How to sell your music on Apple’s iTunes Music Store

Higgs Communications has published a detailed guide to selling your music on the iTunes Music Store. Written primarily for existing (and fledgling) independant record labels, this guide will also be useful for producers, engineers, artists, managers, and attorneys who are handling band and label affairs. Covering the entire process from initially approaching Apple to encoding and submitting your music to the iTunes Music Store, it illustrates the major requirements for getting your music into the iTunes Music Store and shows you where the pitfalls are in the process. The guide costs US$20.

More info here.


  1. anyone heard word from Apple records…this must be infringing on that agreement. I hope Apple’s lawyers are right about the wording in the contract because itunes could go from breaking even to losing money on each sale.

  2. if Apple were doing directly, then yes it would be infringing on the agreement with Apple records. but from what i can gather, this guide shows you how to become your own independent record company. And Apple is just providing the avenue to ditribute the digital format of the music.

  3. Speaking of the infringement stuff, I am not a lawyer but couldn’t Apple just like “spin off” ITMS as a separate company with Apple as the sole or majority shareholder and that would avoid any infringement?

  4. No. It is specific that Apple Computer, Inc. CANNOT be in the music business at all. That conflicts with the “agreement” with Apple Records. That’s the impression I get.

  5. “No. It is specific that Apple Computer, Inc. CANNOT be in the music business at all. That conflicts with the “agreement” with Apple Records. That’s the impression I get.” – giofoto

    Hah, it took a while to google a link.
    But the court has not decided whether Apple cannot be in music downloading business. That is the major argument Apple presented in the lawsuit. Since the litigation is still going, I don’t think we should make any judgement on it either.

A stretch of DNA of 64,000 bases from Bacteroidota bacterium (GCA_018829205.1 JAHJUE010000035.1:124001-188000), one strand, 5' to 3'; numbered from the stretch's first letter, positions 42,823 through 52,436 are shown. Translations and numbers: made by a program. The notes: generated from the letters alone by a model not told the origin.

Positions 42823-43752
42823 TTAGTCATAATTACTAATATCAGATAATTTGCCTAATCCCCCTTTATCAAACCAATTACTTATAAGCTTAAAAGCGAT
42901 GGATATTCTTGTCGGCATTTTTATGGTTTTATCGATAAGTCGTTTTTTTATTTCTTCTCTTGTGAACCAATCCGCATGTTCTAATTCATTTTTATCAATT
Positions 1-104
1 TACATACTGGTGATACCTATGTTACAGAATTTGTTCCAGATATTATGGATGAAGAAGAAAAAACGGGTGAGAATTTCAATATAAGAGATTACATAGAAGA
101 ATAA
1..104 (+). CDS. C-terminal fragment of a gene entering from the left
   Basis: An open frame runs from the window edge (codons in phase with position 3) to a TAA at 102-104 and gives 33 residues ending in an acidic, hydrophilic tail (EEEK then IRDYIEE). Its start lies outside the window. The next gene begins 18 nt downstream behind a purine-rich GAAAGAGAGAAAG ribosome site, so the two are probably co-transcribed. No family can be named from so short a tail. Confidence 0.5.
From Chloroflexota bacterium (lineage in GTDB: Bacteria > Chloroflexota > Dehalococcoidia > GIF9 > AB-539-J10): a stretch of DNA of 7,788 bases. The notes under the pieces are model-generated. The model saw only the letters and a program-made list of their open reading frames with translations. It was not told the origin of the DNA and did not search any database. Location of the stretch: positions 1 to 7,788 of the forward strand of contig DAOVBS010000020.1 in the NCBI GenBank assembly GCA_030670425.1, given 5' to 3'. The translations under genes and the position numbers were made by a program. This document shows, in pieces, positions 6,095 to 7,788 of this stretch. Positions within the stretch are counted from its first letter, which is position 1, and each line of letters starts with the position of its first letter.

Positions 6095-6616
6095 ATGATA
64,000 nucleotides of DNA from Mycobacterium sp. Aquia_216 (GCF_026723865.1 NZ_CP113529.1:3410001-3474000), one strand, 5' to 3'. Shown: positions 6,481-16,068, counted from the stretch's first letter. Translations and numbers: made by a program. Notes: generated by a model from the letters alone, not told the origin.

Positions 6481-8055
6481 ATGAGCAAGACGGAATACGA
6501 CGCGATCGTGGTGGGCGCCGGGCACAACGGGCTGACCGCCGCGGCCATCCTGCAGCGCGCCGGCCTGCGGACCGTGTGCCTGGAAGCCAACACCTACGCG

Apple war pits Beatles label against computer maker

    … The computer company’s lawyer said that the 1991 agreement allows Apple Computer to use the name for data transmission services, even if the data included material such as music, which was within the record label’s “field of use”.(Related story: Beatles label sues Apple iTunes in trademark suit) …

  6. FYI, two ways for an independent ARTIST without a label to get into iTunes very cheaply and take the majority of profits for themselves:

    (Those services, and Apple themselves, screen for quality–otherwise iTunes would be like some other music stores that will accept any old audio file that gets sent to them, just to make their library look bigger on paper. But these services don’t have to screen for popularity and marketing reasons: their small expenses to upload your music to iTunes are covered by your initial fee, and unlike a record label, they have no huge promotion costs after that. So unlike a conventional label they can accept music without being convinced it will be a hit.)

    And examples of independent artists who are currently on iTunes without a label on their back:

  7. giofoto.. the whole purpose for this freakin’ lawsuit is that THAT definition is bloody vague.. apple can be an electronics company.. the mp3 player is defensible in court i believe…but the store.. ugh.. that’s an online retail shop, pretty much.. i wish they’d buy apple records and just rename it window’s fund records…

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